Heat pumps aren't a luxury item—they're a necessity to reduce carbon in our homes and ensure a clean energy future. Any decarbonization plan must include a reasonable path to comfortable heating and cooling for everyone. Incentives such as equipment discounts, fair financing, and special electric heat rates can help.

In all these scenarios, dual fuel heat pumps can replace gas furnaces in a way that isn't too jarring to most customers.

An illustration of how a dual fuel system works
Dual fuel heat pump systems supplement air from a heat pump with heat from a gas or propane furnace.

The benefits of dual fuel heat pumps

Any heat pump is better than no heat pump. It's safe to say that a dual fuel heat pump would be an instant upgrade for any home with a furnace–especially one with an existing central air conditioner. Still, there are several reasons why dual fuel makes sense in the short term for both customers and utilities.

Flexibility for Customers and Utilities

Dual fuel heat pumps allow customers to adapt to changing temperatures and fuel prices, since they can easily alternate power or fuel sources. Plus, like other advanced electric technologies, many dual fuel heat pumps can be programmed to optimize economic or environmental impacts according to utility goals.

An Opportunity for Electrification

As we've identified, cost remains the biggest barrier to widespread electrification. Even in the coldest states, dual fuel can often cost-effectively meet the space conditioning needs of a home for a significant number of hours each year.

Since a dual fuel heat pump relies on a backup furnace, it can be sized smaller and doesn't need to have the same cold temperature heating capacity retention needed if it was shouldering the entire heating demand.

Most Cost-Effective When Replacing Air Conditioning

A dual fuel heat pump is most cost-effective when including the cost of a cooling system in the baseline. The cost effectiveness is less clear if a customer adopts the heat pump for heating only—but given an estimated equipment life of 15 years, payback is certainly plausible.

Carbon Emissions (Before Renewables)

In terms of carbon emissions, dual fuel heat pumps can deliver more bang for your buck—at least in the short term.

Since a dual fuel heat pump ceases to operate during the coldest hours and is more efficient than all-electric heat pump, it requires less energy overall to deliver energy to the home. In areas where the electricity supply derives primarily from fossil fuels, the energy to feed an ASHP during the coldest days might be dirtier than burning the fuel onsite for a dual fuel heat pump.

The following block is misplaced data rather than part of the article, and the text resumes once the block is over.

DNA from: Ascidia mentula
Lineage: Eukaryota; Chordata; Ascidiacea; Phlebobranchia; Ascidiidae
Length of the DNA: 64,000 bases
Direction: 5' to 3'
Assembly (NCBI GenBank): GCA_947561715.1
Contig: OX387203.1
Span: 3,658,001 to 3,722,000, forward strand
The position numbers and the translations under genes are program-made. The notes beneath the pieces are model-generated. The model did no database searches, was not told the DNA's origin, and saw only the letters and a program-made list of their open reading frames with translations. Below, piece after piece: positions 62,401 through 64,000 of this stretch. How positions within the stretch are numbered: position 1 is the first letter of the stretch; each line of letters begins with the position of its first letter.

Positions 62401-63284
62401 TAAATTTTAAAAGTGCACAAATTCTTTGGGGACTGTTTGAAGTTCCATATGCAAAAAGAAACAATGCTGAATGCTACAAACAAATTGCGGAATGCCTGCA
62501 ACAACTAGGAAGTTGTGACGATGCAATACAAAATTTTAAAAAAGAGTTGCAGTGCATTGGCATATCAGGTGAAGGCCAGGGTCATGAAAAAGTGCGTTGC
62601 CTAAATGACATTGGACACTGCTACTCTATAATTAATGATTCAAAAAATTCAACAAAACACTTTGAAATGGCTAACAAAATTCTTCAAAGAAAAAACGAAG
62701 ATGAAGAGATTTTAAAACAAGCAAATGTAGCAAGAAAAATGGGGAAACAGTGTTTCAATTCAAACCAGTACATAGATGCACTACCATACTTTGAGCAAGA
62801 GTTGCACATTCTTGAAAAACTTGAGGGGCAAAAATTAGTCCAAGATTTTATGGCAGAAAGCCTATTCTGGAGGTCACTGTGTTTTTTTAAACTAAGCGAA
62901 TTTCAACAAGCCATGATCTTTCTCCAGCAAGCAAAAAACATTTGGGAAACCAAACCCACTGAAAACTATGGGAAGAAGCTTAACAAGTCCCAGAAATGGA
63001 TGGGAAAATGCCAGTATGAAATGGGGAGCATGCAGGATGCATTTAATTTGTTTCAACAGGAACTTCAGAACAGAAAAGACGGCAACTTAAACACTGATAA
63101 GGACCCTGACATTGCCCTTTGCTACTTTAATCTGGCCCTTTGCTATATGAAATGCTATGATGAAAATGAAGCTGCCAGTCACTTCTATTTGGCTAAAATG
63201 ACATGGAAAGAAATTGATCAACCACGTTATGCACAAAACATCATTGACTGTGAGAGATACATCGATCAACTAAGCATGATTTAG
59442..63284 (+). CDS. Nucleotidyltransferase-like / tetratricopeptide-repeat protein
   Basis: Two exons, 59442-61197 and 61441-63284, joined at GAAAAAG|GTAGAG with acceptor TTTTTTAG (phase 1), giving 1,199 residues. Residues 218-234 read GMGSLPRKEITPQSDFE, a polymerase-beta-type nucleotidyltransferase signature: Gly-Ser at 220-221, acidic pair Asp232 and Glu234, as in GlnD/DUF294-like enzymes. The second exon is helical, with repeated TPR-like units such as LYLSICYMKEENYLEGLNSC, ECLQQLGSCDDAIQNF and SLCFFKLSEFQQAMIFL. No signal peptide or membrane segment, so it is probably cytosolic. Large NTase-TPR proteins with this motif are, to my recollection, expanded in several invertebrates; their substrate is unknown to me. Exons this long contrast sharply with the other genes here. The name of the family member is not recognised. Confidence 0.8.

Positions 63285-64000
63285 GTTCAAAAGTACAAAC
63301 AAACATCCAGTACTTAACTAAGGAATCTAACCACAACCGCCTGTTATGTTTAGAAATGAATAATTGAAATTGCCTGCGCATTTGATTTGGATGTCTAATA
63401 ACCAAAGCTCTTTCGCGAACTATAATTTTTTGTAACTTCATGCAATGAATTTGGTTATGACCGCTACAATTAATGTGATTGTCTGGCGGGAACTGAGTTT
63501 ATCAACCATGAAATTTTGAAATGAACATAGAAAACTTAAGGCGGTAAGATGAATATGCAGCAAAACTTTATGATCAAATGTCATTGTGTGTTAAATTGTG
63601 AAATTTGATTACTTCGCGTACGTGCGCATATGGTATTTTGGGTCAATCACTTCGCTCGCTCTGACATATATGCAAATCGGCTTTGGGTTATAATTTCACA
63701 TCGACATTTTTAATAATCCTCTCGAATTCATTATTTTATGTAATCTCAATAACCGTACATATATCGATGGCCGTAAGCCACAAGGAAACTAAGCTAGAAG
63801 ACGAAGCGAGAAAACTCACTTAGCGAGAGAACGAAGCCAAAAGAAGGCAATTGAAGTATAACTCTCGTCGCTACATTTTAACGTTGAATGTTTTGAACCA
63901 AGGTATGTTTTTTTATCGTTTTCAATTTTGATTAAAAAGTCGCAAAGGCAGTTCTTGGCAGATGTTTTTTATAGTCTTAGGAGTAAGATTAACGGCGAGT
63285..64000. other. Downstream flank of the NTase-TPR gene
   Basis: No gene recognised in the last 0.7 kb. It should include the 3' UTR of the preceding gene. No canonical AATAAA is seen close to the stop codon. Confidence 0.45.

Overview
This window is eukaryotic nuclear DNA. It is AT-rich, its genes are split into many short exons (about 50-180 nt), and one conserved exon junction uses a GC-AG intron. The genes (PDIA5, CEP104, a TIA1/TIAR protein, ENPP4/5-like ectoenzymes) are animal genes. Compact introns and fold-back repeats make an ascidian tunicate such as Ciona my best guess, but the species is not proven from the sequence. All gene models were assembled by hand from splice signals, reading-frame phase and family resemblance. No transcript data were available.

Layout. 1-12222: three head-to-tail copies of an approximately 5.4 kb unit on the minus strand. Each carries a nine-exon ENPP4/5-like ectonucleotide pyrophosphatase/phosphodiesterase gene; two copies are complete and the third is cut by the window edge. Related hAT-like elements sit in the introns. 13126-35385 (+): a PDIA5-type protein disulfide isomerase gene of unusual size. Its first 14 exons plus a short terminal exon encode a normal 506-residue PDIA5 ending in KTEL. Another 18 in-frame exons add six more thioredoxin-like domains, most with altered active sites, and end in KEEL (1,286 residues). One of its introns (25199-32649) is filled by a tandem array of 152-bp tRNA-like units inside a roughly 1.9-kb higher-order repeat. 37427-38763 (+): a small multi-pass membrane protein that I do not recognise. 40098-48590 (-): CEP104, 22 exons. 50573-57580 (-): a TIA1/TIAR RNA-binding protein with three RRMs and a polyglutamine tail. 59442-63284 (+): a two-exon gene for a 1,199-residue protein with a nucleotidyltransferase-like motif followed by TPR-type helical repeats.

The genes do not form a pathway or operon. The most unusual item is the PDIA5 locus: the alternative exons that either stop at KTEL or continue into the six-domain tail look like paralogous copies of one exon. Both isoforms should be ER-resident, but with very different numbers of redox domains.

Consider a few other points relating to carbon:

  • All systems—either dual fuel or ASHPS—reduce carbon emissions overall when compared to a propane, fuel oil, or gas furnace combined with a central air conditioner
  • As the grid continues to become cleaner, the emissions impacts of dual fuel systems will only decrease.
  • Emissions savings depend on load; if a utility manages load/demand, we could achieve even more savings.

Breaking the cost barrier: recommended interventions

Build on existing heat pump incentives. Rebates, financing, or special rates already available for heat pumps may only need minor adjustments to better account for dual fuel.

Prioritize the existing air conditioner market. Programs can start with homeowners looking to add or replace a central air conditioner. Remember: any heat pump is better than no heat pump. Rebates for switching from a gas furnace to a simple (i.e. single-stage) dual-fuel heat pump can effectively cover the incremental cost over a new air conditioner.

Alternatively, incentivize add-on heat pump products that allow homeowners to install more efficient heat pumps and keep their existing furnace as backup. Likewise, reconsider any incentives or rebates for air conditioners. We ultimately want to wean customers off ACs and onto ASHPs. 

Adjust electric rates to promote heat pumps. Lower heat pump operational costs with a special rate that applies a discount on electricity consumed by a heat pump.

Other Resources

Learn more about what Slipstream's work in heat pumps, including the market transformation and training we're conducting throughout the Midwest.

Read about our 2020 pilot to optimize and incentivize the adoption of dual fuel heat pumps in Michigan.

A recent bill proposed in the U.S. Senate would reward manufacturers who convert their entire supply of traditional central ACs into heat pumps, which could help accelerate demand. Check out this op-ed by Alexander Gard-Murray and Nate Adams in Canary for more on the newly proposed HEATR Act.